Review: Starburst: Color Photography in America 1970-1980


Book Reviews, Photobooks


It is a well-known fact that the 1970s witnessed the emergence of colour photography as an art form. But just like in the case of the Founding Fathers - where everybody can usually name the one on the $1 bill - there is more to the story than just that small number of names or bodies of work that everybody is so familiar with today. For those interested in this part of photography history, there now is Starburst: Color Photography in America 1970-1980. The book chronicles the emergence of colour photography in the US in the cultural context of its time, smartly outlining the work - and individual evolution - of a large number of practitioners.

The emphasis on the cultural context is important, since photography does not evolve in a vacuum. Its artists are subject to the wider sociopolitical climate just like anybody else, and Starburst shows in a very convincing way how events such as Watergate or the end of the Vietnam War impacted the work of artists at that time.

Starburst is organized into two sections, the first comprising three detailed and very readable essays. The second part contains photography by William Eggleston, Stephen Shore, Helen Levitt, Joel Meyerowitz, Joel Sternfeld, William Christenberry, John Divola, Mitch Epstein, and many more. As I noted above, some of the work is very well known - especially work that has been reissued just like jazz albums, with ever more fancy editions and outtakes etc. - while other work is not. For example, Starburst contains street photography by Joel Sternfeld - something that might surprise many people.

The book derives its name from the astronomical phenomenon, where a galaxy undergoes a very rapid and intense period of star formation (I need to nitpick: the book’s claim that starbursts are caused by galaxy collisions is not always correct. If two galaxies collide that contain no gas, there will be no starburst; and isolated galaxies can also experience starbursts for reasons still not entirely understood by astronomers). We could carry the analogy even further by introducing another term from galaxy formation that might be interesting in this context: Passive evolution. Passive evolution describes the evolution of a galaxy that ran out of gas and that is slowly aging, without ever producing anything new. If the emergence of colour photography in the US was a starburst, there certainly was passive evolution by some (but of course not all) of the practitioners to be witnessed afterwards.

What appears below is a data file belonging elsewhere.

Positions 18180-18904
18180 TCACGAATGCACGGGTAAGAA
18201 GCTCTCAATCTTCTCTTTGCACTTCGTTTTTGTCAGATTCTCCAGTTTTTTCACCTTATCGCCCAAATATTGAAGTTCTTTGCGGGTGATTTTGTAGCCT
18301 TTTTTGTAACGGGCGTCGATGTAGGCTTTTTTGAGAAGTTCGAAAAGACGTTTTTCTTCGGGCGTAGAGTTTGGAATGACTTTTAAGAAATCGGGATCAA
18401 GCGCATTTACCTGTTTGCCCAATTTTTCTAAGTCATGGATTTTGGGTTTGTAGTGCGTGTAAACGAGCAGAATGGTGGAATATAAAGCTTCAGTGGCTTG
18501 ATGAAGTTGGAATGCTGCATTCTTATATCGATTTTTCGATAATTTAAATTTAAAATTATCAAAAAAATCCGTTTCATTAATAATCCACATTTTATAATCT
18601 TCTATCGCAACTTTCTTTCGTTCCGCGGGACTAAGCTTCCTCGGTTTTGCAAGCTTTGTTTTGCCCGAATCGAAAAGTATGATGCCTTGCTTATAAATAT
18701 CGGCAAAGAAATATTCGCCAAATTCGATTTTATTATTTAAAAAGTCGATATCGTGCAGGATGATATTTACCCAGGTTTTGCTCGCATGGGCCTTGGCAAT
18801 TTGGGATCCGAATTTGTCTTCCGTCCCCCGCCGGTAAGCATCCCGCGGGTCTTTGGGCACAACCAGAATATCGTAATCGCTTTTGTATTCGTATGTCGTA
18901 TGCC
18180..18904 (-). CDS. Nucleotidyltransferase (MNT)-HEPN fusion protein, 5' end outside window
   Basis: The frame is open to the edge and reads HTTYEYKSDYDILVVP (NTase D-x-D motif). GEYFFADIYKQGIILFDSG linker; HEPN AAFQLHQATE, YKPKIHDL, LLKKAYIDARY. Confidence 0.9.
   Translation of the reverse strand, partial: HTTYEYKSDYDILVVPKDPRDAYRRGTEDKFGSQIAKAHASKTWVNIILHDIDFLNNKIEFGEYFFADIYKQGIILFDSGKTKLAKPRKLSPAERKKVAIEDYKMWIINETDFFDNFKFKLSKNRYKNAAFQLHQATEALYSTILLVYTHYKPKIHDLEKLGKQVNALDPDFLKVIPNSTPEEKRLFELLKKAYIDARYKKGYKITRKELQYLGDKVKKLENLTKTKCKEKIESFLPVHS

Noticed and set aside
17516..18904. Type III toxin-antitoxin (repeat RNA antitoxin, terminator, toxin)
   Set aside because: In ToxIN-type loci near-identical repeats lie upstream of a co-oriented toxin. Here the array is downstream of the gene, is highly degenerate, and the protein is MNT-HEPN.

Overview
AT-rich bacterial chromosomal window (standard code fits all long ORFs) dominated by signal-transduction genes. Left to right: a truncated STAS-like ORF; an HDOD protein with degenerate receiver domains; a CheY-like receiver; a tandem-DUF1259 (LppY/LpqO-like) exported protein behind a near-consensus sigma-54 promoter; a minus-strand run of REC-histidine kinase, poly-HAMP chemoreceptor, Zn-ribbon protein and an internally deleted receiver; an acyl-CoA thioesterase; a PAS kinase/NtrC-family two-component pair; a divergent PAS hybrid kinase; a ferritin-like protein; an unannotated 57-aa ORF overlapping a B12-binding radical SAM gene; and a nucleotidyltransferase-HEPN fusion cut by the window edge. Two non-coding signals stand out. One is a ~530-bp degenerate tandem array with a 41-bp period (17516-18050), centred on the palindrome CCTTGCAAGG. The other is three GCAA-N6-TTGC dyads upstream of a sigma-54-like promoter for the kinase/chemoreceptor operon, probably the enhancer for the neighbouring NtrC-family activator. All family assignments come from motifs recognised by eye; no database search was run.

Geeky astronomy aside, Starburst is a very obvious must buy for pretty much anyone who is even mildly interested in contemporary photography. It serves as a very useful reference guide (great for photography teachers!), and it is filled with beautiful photography.

Starburst: Color Photography in America 1970-1980, essays by Kevin Moore, Leo Rubinfien, James Crump, photography by various artists, 276 pages, Hatje Cantz, 2010